The bill in Switzerland is headed, mind, by a rider who won’t ride the Tour de France at all, at least according to his Soudal-QuickStep team. But Remco Evenepoel’s return to competition is the storyline of the week all the same. The Tour de Suisse is always something more than a mere preparation race.
As ever, there are dozens of subplots at the Tour de Suisse. Ahead of the race, Cyclingnews looks at five of the key questions that will define the week’s action.
Can Remco Evenepoel pick up where he left off at the Giro?
Remco Evenepoel’s decision to return to action at the Tour de Suisse didn’t meet with the full approval of Soudal-QuickStep manager Patrick Lefevere, who strongly hinted at the appearance fee that was being offered by the Baloise Belgium Tour. “In all honesty, this is a purely sporting choice by himself and by trainer Koen Pelgrim,” Lefevere wrote in his Het Nieuwsblad column.
Therein lies a hint as to Evenepoel’s aspirations this week. The world champion is not in Switzerland simply to make up the numbers or pocket a cheque, but to win. Ostensibly, the prime attractions of the Tour de Suisse are the time trials that bookend the race, given that Evenepoel is looking to defend his Belgian time trial crown and pick up a world title in the discipline this summer.
In reality, the chance to run through the scales before those two events is merely a bonus. Evenepoel will start in Switzerland as the obvious favourite for overall victory and he will surely be eager to prove a point after COVID-19 forced him out of the Giro d’Italia while wearing the maglia rosa.
Evenepoel looked the overwhelming favourite to carry pink to Rome after his fast start in Italy and his (relative) travails on the second weekend were placed in a very different context once news of his COVID-19 case emerged. The Belgian instead had to watch as the Giro played out without him, and the Tour de Suisse offers an obvious chance to channel some of his frustration and underline his stage racing credentials all over again.
If Evenepoel showcases that Giro form here, of course, another question will inevitably bubble to the surface. Soudal-QuickStep remain adamant that the world champion will not make his Tour de France debut this year, but the murmurs will surely start all over again if he triumphs in Switzerland.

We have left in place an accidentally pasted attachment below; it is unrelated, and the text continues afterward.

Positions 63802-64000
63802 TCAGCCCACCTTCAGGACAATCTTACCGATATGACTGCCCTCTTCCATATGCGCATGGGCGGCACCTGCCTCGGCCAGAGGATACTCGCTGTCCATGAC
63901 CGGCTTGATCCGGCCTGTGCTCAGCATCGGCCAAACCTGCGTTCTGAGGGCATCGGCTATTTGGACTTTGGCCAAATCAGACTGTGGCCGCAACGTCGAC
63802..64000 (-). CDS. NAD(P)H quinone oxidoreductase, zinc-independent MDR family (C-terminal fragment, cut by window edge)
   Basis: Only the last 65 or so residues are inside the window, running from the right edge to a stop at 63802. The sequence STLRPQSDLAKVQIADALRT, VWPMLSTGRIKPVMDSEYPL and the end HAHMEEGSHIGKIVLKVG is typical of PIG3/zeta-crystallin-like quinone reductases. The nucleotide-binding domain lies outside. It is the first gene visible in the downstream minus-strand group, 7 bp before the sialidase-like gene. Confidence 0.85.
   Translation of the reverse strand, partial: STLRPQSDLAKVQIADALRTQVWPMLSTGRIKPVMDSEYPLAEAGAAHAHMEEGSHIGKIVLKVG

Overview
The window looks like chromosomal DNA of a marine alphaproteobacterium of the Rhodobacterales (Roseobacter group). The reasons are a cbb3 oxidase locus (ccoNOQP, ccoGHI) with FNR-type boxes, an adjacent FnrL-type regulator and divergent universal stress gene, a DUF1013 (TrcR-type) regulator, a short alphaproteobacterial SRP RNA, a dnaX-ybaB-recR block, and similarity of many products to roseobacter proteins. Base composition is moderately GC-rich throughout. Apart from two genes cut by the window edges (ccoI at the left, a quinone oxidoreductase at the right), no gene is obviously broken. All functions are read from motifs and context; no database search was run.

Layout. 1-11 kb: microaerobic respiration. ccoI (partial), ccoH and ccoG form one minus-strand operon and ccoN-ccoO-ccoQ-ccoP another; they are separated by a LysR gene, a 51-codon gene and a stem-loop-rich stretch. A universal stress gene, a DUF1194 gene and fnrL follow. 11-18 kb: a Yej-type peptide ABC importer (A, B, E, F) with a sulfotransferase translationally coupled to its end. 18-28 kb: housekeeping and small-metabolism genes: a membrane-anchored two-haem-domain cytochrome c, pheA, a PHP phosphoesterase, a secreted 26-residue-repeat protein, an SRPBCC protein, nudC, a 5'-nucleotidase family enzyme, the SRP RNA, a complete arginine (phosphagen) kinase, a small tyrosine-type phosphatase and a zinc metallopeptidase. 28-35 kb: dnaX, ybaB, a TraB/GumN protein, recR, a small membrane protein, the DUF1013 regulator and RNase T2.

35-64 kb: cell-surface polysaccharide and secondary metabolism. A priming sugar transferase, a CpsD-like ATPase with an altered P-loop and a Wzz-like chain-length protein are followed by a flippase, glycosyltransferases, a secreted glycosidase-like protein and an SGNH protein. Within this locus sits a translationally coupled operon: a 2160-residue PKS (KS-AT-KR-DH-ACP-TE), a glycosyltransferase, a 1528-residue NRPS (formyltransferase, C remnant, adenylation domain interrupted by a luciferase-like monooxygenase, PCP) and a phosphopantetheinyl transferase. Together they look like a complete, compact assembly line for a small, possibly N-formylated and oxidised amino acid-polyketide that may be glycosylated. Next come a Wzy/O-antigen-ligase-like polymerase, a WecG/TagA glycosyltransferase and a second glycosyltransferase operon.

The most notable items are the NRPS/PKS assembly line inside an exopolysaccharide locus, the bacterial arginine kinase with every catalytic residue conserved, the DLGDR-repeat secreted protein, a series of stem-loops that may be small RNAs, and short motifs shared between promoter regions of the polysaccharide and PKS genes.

What are Wout van Aert’s objectives?
For a week or so, the Giro d'Italia seemed to offer the tantalising prospect of a duel between Evenepoel and Primož Roglič, the man who ultimately did claim the Trofeo Senza Fine in Rome. The Slovenian, however, has since opted against the Tour de Suisse and, barring another injury crisis at his team, his next objective is set to be the Vuelta a España.
In Roglič’s absence, Wout van Aert leads the line for Jumbo-Visma in what will be his Tour de Suisse debut. His very presence in Switzerland is intriguing, given that the bulk of Jumbo-Visma’s Tour de France squad is in action with Jonas Vingegaard at the Critérium du Dauphiné. Could it be that Van Aert is planning to use the Tour de Suisse to test his own GC credentials, and against his compatriot Evenepoel to boot?
Not so, according to Jumbo-Visma, who insist that Van Aert’s objectives in Switzerland will amount to having a crack at both time trials and whatever bunch sprints may materialise over the week. The decision to race the Tour de Suisse instead of the Dauphiné, coach Mathieu Heijboer explained, was taken to allow Van Aert to spend a longer period at altitude ahead of a busy summer that will see him target the Glasgow Worlds immediately after the Tour.
No matter, Van Aert will be worth watching closely at the Tour de Suisse, his first race since his ill-starred podium finish at Paris-Roubaix. And even if he won’t contest the overall title with Evenepoel, their duel in the opening time trial will be no less intense.